During an action potential current flows across the neuronal membrane. Basically, during depolarization, Na+ goes into the cell, during repolarization K+ goes out. This process for a myelinated axon is shown in Fig. 1.
Action potentials in myelinated neurons jump from node to node, a process called saltatory nerve conduction. These nodes, called nodes of Ranvier, lack myelin and contain Na+ and K+ channels. Outside these nodes there is insulating myelin wrapped around the axon and the axonal membrane lacks Na+ and K+ channels there.
What happens during an action potential at a node is the following: Na+ rushes in at the node. Because of the insulating myelin in the next axonal segment leading up to the next node in line, Na+ can run through the axon to the next node without much signal loss. This passive spread of depolarizing current is much faster than repeatedly generate a new action potential along the length of the axon.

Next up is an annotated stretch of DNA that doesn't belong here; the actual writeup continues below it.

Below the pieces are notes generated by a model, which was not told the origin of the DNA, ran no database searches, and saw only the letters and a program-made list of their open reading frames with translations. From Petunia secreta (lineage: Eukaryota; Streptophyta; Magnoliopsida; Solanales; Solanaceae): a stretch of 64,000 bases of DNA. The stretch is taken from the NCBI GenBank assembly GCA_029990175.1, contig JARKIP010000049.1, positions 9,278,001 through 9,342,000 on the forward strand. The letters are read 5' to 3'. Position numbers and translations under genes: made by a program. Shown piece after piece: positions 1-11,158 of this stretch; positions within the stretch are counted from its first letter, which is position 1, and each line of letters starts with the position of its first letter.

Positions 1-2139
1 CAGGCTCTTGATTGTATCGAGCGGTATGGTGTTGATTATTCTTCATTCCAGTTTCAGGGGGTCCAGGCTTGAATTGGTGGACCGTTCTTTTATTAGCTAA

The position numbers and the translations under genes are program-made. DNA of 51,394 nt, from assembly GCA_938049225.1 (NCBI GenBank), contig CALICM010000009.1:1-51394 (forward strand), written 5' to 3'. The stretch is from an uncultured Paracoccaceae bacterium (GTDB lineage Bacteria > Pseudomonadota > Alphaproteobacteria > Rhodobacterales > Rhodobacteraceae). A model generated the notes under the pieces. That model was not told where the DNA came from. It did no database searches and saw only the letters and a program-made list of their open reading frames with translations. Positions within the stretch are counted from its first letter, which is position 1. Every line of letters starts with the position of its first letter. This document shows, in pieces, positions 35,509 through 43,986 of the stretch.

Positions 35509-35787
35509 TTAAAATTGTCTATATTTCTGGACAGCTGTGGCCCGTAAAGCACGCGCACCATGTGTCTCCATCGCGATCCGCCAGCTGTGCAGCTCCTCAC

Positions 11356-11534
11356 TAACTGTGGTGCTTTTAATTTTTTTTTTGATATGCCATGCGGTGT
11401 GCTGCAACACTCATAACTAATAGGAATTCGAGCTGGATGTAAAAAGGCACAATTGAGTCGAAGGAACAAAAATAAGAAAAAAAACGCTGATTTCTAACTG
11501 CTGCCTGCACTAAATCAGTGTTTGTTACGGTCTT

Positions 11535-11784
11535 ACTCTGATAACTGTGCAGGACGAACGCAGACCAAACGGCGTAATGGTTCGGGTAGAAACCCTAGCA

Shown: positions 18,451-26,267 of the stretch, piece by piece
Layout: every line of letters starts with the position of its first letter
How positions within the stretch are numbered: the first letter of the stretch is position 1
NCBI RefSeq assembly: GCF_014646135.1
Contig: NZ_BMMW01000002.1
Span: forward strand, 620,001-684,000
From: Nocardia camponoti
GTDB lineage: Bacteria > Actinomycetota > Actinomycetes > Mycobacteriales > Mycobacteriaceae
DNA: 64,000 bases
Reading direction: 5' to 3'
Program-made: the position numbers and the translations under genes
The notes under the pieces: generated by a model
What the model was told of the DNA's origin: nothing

To answer your questions now:
Question: Is it correct to say electric current flows through the extracellular space or cytosol of a nerve during impulse conduction?
Answer: Yes... and no. No, because electric current and notably Na+ and K+ flow perpendicular to the axonal membrane during action potentials. Yes, because the Na+ ions do move through passive current spread through the axon to the next node.
Question: How exactly does the current flow in myelineated nerve fibers?
Answer: Your professor was spot on. During depolarization, ions (notably Na+ in this case) are carried from the extracellular space through Na+ channels in the node of Ranvier to the intracellular space. From there it spreads through passive diffusion to then next node.
Fig. 1. Action potential generation in myelinated axons. source: Purves et al.(2001)
- Purves et al. (ed). Neuroscience. 2nd ed. Sunderland (MA): Sinauer Associates (2001)